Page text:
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‘A good relationship is a teacher's best asset'

During the opening of the academic year, true to tradition the LUC Teaching Prize will be awarded to the best lecture at the University. Get to know the nominees. This week: Christine Espin.

It doesn't matter whether she is facing rebellious American adolescents, critical teachers or Leiden students of education and child studies. Humour and the unexpected are tools that remedial educationalist Christine Espin uses to teach her students - and her methods are obviously appreciated. Students nominated her for the LUS Teaching Prize. 

What was your reaction to being nominated?

‘I was totally amazed. A student congratulated me and I thousght she was referring to my birthday. It means a lot to me that the nomination came from my students because that's the greatest honour you can have as a teacher.' 

What has your development path been as a lecturer?

‘I started at an American secondary school in Maryland where I taught children with learning and behavioural problems. Some of the youngsters there took drugs and carried weapons. I learned that a good  relationship with your pupils or students is the most important weapon of any teacher or remedial educationalist. If you have a good relationship with the people you're teaching, it's easier for you to get through to them and they learn better.'

‘Once I came to Leiden University I had to learn all over again how to teach students. I gave one of my first lectures at the age of 29 to experienced teachers aged forty and above. After the lecture, one of the students said: "I hate the way you teach." He felt I gave too many direct instructions. I went home and had a good cry. Then I realised that I had to take what he was saying seriously, because I knew that students learn and remember best when they are actively involved. After that I started to include more active assignments in the lectures and things went much better. Since then my lectures have always been a combination of discussions, assignments and instructions.' 

Can you give some examples?

‘For the lecture in Assessment and Diagnostics I had to explain the concept of "measurement errors" to 300 students. The idea is that you may know the result of one test, but that doesn't always automatically say what someone's average level is. So, to illustrate the concept, I got ten students to throw beer mats. I then told the student who threw the furthest the first time that he was the best. That really helped the students understand that you can't base an assessment on just one result.'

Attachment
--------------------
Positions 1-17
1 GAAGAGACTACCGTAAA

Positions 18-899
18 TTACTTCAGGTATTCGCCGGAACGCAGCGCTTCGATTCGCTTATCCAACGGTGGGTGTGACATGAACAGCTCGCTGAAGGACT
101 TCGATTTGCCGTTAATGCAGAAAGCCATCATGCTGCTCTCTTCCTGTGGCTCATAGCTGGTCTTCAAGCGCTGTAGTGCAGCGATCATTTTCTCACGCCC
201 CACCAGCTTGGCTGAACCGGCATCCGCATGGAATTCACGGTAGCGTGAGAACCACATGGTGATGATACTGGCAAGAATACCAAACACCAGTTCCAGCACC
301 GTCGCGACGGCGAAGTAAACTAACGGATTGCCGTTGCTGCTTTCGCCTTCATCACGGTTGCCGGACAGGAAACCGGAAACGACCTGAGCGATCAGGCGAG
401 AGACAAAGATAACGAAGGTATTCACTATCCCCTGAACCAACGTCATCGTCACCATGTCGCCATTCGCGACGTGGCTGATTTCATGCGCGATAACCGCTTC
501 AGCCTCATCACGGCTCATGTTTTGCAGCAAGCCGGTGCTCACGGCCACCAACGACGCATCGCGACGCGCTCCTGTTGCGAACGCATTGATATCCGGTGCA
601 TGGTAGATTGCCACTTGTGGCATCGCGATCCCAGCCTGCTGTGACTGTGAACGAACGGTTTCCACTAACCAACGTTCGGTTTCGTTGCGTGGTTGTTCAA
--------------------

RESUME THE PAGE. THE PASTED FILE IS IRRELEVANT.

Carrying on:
‘One time when I needed to explain the concept of validity, I used my experience with taekwondo. I took planks of wood with me to class, of different thicknesses and asked my students: If each plank is a "test", which "test"gives the most valid score for your skills in taekwondo? That led to a discussion on the meaning of validity. After that they had a go at breaking one of the planks! Students can get very enthusiastic about these kinds of experiments and if I meet them again years later, they always talk about that particular lecture.' 

How innovative are your lectures?

‘If something doesn't work, I'm always looking to see how I can do it better. As an example, I realised that not all students stay for the review - a summary of the lesson after the break. Making it compulsory or giving them some penalty generally doesn't work well, but an inbuilt reward does. So, now  I include sample questions from exams in the review session and students can answer them via the online forum Kahoot. Attendance is a lot higher now. I generally learn about new methods like Kahoot from my students. They also have to give presentations, which is a good learning experience for all of us. They learn from me how to present and I learn the latest technologies from them.' 

What would you do with the prize of 25,000 euros?

‘I would use it for a project I'm working on: improving teaching at the University for students with such conditions as dyslexia, ADHD and autism. These improvements will very probably not just help these particular students, but will also benefit everyone.' 

Why should the jury choose you?

‘At this level, all the nominees (the other two are Florian Schneider and Thijs Porck, Ed.) are obviously very good. What I can say is this:  as a teacher or remedial teacher you can have a lot of influence on the lives of pupils or students, at university, secondary school and primary school. When I was a student I couldn't decide: should I do a PhD or become a teacher at a secondary school? My PhD supervisor told me: "Chris, if you teach at a school, you can have an influence on 30 pupils every year. If you do a PhD and teach future teachers and remedial teachers, you will have a much bigger impact, because all your students will also teach, so you can influence hundreds of children every year. Don't waste the opportunity to have that level of influence."'

About the LUS Teaching Prize

The LUS Teaching Prize is an initiative of the Leiden University Student Platform. Every year the LUS honours a university lecturer who has made an ‘exceptional contribution’ to teaching. All students at Leiden University can nominate a teacher. Members of LUS attend several lectures by the teachers nominated, after which they select three finalists. The skills LUS are looking for are innovative teaching, interaction with students and whether the lecturer is able to continually improve his or her teaching.

This year the nominees are Thijs Porck (Humanities), Florian Schneider (Humanities) and Christine Espin (Social and Behavioural Sciences). The winner becomes a member of the Leiden Teachers Academy and receives an award of 25,000 euros, to be spent on teaching projects.

 

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